By Byul Ryan-Im
Before you go:
Learn the lingo
It may seem obvious but if you’re not a languages student learning the basics of your destination’s language will help relieve some of the initial moving in difficulties. You needn’t buy up the entire Waterstone’s supply of ‘Cantonese for Dummies’, but do make an effort to know the most important phrases. Contact your destination’s University society if there is one and get the students to teach you a thing or two. There are also plenty of free language-learning podcasts and YouTube channels around, so you can plug in your earphones and please fellow passengers on the X12 with exclamations of “Tienes la cara como una nevera por detrás” (ask the Spanish students about that one).
Research the typical cost of student living in your destination. Melbourne might have you living off reduced cans of beans for a year whilst China could offer you a life of (comparative) luxury. Have a look at what grants and loans are available and what you can get from Student Finance. There’s a generous amount on offer if you know where to look but don’t expect it to fall into your lap if you don’t seek it out and apply for it.
Keep an eye on your final year
Okay, so I know you won’t want to think about coming back before you’ve even left, but it’s a good idea to do some final year prep before you head to Heathrow. Firstly: the dreaded D word. Though it pains me to say it, whilst you’re having a fabulous time abroad your course mates back home will be getting dissertation advice and snapping up the friendliest supervisors. So be on the lookout for emails in your final term abroad and you’ll be laughing come October.
Second: accommodation. For most it’s easiest to move back into halls for the final year as you won’t be around to house hunt or negotiate with landlords. If you are set on living out, though, you’ll need to organise housemates and either shop around before you leave, or trust your future housemates enough to find a good place for you.
Set up a support network
One of the few grievances of taking a year abroad is that many of the friends you made as freshers will have graduated (I know, scary right?!) and won’t be there when you return. It’s therefore a good idea to make exchange buddies before you leave, so you won’t feel like a total loner in that final stretch to the graduation finishing line. They’re also an absolute necessity for when you come back, bursting with incredible memories and anecdotes to tell which no one else quite ‘gets’.
No matter how gorgeous the beach is, how sparkling the snow or how ambrosial the cuisine, there will be times when it all gets a bit too overwhelming. It doesn’t have to be a pack of Earl Grey, but bring something from home to keep you going through the rare but inevitable times when the culture shock is a bit too much.
Whilst you’re there:
Don’t fall into the all-too-easy trap of studying in the library from dawn till dusk (as if!). Your exchange credits may or may not contribute to your final degree but either way try to involve yourself in university societies, especially ones you’d be unlikely to find back home, as a way to make local friends, experience more of the culture and perhaps acquire a new and very impressive party trick.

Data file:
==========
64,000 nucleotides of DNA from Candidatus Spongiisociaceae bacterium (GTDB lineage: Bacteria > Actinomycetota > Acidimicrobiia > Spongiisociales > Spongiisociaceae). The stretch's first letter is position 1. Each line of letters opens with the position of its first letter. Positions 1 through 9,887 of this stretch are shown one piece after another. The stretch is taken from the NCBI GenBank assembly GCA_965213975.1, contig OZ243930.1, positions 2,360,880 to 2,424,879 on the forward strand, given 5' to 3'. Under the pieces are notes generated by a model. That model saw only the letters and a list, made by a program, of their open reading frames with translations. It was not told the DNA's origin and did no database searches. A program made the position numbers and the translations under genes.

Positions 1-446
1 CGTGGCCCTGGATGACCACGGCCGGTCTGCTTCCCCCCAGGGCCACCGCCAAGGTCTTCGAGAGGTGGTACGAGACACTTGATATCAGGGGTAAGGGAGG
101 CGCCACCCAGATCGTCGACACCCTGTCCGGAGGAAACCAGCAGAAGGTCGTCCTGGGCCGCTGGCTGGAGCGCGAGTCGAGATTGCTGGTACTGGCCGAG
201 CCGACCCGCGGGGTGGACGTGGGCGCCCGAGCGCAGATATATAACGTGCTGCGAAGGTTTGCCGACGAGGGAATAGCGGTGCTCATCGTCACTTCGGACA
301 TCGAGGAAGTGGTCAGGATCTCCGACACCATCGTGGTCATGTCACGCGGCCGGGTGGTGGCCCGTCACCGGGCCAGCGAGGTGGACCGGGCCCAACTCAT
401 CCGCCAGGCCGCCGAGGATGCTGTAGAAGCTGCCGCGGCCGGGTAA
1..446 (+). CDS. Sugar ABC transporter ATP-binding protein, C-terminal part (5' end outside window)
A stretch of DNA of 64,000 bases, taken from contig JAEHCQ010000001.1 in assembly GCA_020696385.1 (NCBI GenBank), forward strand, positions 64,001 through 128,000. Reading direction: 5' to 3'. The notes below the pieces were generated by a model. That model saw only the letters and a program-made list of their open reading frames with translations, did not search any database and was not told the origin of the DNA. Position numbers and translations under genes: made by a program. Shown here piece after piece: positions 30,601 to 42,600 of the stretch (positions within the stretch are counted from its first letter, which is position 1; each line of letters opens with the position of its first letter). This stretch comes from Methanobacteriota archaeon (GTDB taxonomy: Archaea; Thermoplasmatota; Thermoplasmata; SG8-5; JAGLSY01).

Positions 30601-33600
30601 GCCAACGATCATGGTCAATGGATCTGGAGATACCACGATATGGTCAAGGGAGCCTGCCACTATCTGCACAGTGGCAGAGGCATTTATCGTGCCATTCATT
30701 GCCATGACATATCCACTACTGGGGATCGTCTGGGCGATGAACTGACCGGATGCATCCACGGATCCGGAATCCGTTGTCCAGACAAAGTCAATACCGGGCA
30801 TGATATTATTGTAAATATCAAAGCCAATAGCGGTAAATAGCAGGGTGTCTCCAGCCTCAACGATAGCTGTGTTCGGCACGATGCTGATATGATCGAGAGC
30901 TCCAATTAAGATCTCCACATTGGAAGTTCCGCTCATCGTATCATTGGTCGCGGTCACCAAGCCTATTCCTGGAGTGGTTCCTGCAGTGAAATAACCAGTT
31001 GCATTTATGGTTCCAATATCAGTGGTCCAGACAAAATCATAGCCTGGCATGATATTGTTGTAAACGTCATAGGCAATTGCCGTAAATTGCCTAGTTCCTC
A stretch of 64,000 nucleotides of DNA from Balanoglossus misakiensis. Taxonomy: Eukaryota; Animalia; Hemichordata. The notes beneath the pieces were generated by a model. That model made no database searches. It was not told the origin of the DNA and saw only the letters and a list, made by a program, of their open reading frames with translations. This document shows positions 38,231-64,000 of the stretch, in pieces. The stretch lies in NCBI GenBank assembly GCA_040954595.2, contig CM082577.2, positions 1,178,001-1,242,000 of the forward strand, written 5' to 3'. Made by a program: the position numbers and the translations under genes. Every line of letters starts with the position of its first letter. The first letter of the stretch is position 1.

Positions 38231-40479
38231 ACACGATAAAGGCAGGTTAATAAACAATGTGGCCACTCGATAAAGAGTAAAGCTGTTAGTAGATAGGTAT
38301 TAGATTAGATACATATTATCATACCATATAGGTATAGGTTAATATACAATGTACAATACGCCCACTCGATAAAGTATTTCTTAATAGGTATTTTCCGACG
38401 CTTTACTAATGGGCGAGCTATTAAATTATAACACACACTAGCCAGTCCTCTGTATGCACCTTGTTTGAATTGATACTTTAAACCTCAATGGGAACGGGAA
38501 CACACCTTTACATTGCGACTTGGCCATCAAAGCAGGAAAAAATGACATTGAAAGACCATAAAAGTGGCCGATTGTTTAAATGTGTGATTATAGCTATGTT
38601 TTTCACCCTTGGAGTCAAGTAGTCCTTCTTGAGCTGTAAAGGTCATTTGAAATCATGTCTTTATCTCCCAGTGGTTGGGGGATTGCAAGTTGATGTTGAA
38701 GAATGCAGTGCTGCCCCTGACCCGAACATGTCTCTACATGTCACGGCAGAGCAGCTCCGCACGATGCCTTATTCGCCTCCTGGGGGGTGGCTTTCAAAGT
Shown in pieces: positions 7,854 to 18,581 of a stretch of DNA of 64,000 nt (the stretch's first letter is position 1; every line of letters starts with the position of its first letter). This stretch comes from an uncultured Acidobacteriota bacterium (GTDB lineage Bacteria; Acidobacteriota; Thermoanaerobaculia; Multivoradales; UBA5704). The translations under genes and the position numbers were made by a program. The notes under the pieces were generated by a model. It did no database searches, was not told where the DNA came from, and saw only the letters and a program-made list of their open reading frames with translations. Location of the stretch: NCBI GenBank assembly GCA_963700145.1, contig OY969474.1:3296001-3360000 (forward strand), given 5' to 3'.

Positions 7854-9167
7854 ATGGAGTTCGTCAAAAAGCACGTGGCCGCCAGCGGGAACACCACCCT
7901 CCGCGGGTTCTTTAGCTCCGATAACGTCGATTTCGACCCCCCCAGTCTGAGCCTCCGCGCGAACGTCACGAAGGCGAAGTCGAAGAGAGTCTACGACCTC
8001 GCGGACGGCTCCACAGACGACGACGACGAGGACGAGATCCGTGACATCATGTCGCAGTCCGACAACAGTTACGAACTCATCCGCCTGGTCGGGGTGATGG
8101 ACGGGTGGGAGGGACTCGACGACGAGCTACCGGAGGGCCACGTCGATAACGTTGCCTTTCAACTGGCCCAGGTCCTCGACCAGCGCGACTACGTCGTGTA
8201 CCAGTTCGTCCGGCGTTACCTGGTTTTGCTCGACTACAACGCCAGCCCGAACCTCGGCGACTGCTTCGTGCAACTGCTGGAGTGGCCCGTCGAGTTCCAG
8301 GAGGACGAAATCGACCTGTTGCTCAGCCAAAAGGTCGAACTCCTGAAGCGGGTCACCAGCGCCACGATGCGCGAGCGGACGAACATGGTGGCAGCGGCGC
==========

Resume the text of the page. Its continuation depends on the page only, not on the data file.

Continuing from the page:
Go for the local modules
Arts and politics students in particular should make the most of the different cultural approach to familiar subjects. Study Buddhism, Herbal Medicine, or Maori. Don’t cross the globe to sit in a lecture hall learning exactly the same things you would back home.
Have fishballs for breakfast
So maybe not on the very first day, but don’t reject cultural oddities you may initially not want to touch with a bargepole. Dive in and get local friends to take you out and show you what it’s like to be a regular citizen in your new home. You may well develop a love of frog’s legs or, like me, come home craving rice and kimchi (fermented cabbage) for breakfast.
Keep a diary
It needn’t be an Anne Frank epic; travel blogging online is a cinch nowadays and you can choose to make it public or private – check out travelblog.org, for example. You don’t have to write at all if that’s not for you: keep a vlog, record memories on a voice recorder or on your phone or upload photos onto a photo-based blogging site. However you detail your memories, though, make sure they are somehow backed up; there’s nothing worse than riding an elephant or summiting the “Roof of Indochina” and having no pictures to prove it! (I know, I learned the hard way…).
So you’ve flown halfway across the world and there are fabulous destinations on your doorstep, but after the initial few weeks of “oh my God look at that amazing flower/insect/man playing the banjo”, it is surprisingly easy to fall into a boring routine. Try to remember where you are and investigate more than the campus or local vicinity. Explore a new place in the guidebooks each weekend, and don’t forget about travelling beyond the borders too. National holidays and, ahem, ‘reading weeks’ are a good opportunity to visit a neighbouring country. If you’re based in Hong Kong like I was, a weekend in Macau is a mere boat ride away, and flights to South East Asia are a fraction of the price of a roundtrip from the UK.
Photographs: Byul Ryan-Im